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The cheapest Kindle model suddenly got worth buying, as did Apple’s iPad Mini. Google’s streaming video game service stopped being the worst-kept secret in tech, and the no-fly zones for drones near UK airports just got a whole lot bigger.
It’s Travel Tech News time again!
Amazon’s Cheapest Kindle Just Got Better
Ever since it first came out, we’ve been recommending the Paperwhite as the best Kindle for travelers. It’s always had more to offer than the cheaper version, including an inbuilt light, higher resolution, and in the most recent model, proper water resistance.
That easy recommendation got a bit more difficult last month, when Amazon unexpectedly updated the basic Kindle model. In return for a small price jump, it’s now gained that super-useful front light, along with support for Bluetooth audio and a better touchscreen.
For us, the waterproofing, higher resolution, and extra storage of the latest Paperwhite still makes it our preferred option. If you’re on a tight budget, though, the basic model is suddenly a much better buy than it was a few weeks ago.
You can pre-order now, with shipping from April 10.
The iPad Mini Is Back From the Dead
Remember the iPad Mini? No, we barely do either, but Apple’s still been selling its pint-sized tablet in surprising numbers despite completely ignoring it for the last four years.
Finally realizing there’s still a market for tablets that fit easily in a handbag or daypack, the company announced an updated version of the Mini last month, and it looks pretty damn great for travelers.
Well, let’s rephrase that a little. It doesn’t look great for travelers, because the design hasn’t changed at all, and the big bezels and physical home button seem very dated. All the changes are on the inside, and they’re significant.
For your $399, you’ll get a 7.9″ tablet in one of three colors, with 64GB of storage and the same fast A12 processor that’s in the latest iPhones. Spend more, and you can bump the storage to 256GB, or buy an LTE-enabled version.
That second option is especially compelling for travel, since there’s both an e-SIM and physical SIM card slot that’ll help you stay connected anywhere in the world.
Charging is still done via a Lightning cable, rather than the USB-C port that’s in the latest Macbooks and iPad Pro’s. That’s a bit of an odd decision, but not as much as the choice to only support the first generation of the Apple Pencil, not the vastly superior second-generation version. It really makes no sense at all for a brand-new device.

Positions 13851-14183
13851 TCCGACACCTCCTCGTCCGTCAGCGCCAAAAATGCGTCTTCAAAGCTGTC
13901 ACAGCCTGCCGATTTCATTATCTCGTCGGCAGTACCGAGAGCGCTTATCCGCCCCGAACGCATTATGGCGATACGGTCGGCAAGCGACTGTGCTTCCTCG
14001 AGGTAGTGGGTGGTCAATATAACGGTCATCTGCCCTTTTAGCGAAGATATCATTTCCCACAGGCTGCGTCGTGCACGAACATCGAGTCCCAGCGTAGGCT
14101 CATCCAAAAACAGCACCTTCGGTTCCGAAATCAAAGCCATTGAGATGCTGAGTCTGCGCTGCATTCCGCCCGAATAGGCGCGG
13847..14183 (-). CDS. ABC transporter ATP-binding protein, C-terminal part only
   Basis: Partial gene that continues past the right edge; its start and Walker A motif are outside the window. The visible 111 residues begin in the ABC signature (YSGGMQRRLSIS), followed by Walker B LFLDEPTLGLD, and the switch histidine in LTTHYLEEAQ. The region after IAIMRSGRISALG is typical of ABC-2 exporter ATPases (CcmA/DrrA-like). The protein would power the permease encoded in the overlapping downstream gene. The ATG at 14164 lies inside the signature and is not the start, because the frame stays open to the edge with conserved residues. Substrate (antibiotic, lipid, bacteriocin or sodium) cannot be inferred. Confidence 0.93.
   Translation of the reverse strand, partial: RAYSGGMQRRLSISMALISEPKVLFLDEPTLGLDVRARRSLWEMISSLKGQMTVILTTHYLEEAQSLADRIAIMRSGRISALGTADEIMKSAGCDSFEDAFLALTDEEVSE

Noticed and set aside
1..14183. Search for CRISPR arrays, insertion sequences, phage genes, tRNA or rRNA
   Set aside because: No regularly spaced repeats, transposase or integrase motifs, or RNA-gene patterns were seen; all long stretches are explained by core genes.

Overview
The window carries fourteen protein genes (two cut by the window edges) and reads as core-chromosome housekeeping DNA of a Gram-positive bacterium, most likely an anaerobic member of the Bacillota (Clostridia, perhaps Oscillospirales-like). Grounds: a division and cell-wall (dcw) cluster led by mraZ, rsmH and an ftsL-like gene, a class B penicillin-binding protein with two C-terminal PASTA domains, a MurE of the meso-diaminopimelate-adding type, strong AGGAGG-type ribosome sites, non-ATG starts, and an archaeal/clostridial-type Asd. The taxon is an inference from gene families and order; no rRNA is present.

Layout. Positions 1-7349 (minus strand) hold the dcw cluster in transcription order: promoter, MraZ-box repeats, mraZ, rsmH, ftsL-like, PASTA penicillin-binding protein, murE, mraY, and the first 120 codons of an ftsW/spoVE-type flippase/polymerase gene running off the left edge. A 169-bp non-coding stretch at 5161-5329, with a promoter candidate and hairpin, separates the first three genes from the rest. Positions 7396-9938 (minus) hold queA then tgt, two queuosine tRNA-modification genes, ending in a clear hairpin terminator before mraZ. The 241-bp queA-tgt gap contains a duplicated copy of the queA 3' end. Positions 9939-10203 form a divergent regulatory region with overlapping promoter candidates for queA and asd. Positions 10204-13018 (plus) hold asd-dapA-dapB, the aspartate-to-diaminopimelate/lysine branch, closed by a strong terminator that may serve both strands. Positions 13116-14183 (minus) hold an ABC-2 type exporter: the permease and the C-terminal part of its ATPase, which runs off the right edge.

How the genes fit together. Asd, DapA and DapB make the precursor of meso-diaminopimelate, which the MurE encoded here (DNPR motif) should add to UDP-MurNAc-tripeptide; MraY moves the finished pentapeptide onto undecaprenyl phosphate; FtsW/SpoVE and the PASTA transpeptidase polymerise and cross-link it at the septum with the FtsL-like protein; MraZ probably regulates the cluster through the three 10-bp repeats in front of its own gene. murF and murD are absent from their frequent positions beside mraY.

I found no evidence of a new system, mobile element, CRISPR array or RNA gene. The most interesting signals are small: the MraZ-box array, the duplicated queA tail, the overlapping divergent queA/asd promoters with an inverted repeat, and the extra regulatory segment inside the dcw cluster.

iOS 12 runs like a dream on the new model, and everything from movies to browsing looks great thanks to the bright, colorful display. There’s a headphone jack, and battery life is good, with up to 10 hours of video playback.
All things considered, the iPad Mini is a compelling option for travel. The only real competition is Huawei’s MediaPad M5, which is cheaper and looks sleeker, but isn’t as fast and doesn’t have a headphone jack. If you’ve got the money, the Mini is likely the best small tablet on the market right now.
Nice work, Apple.
Google’s Game Streaming Service Is (Nearly) Ready for Primetime
A bunch of different companies from Microsoft to graphics chipset maker nVidia have been experimenting with streaming game services in the last couple of years, and Google’s now gearing up to release an actual product to the market.
Named “Stadia”, the service was announced last month with some flashy demos, but no firm pricing, and a launch date of “2019.” Not the most helpful, but journalists who attended the official event were impressed by how well it worked, at least in a controlled environment.
In simple terms, services like this remove the need for expensive graphics cards and other high-end hardware in your console or computer. Instead, all of the heavy processing is done on servers in the cloud, which then stream graphics and sound information to pretty much any device with a fast-enough Internet connection.
This opens up all kind of opportunities to gamers who travel, as they’ll be able to play their favorite games on almost any lightweight computing device, not just big, heavy gaming machines. The kicker, of course, will be having good-enough Internet to do so.
A few years ago, I would have laughed at the idea of ever having a connection fast or reliable enough to do something like this while traveling. These days, not so much — as an example, all the hotels and coffee shops I visited in Vietnam last month had Wi-Fi significantly faster than my current home broadband.
Given how well the move to streaming services has worked for music (Spotify) and video (Netflix), doing the same thing for gaming now seems inevitable. The only real question is which company will get there first.
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The Drone Exclusion Zone Around UK Airports Is Now Three Miles Wide
Until last month, you weren’t allowed to operate a drone within 1 km (0.6 miles) of any UK airport. That restricted space more than quadrupled on March 13, to 4.8km (3 miles).
In conjunction with the new laws, police now have greater stop-and-search powers for anyone suspected of maliciously using a drone near airports. This includes accessing electronic data (like flight records and camera footage) from the drone itself.
By the end of the year, operators will also need to have passed an online safety test and registered with the UK aviation authority if they want to fly a drone over 250g (8.8 ounces) anywhere in the country. Fines of up to £1000 await anyone who doesn’t.
The “wild west” days of drone ownership are coming to an end in many countries. If you own one, and especially if you travel with it, make sure you’re fully up-to-date about the latest regulations wherever you plan to use it!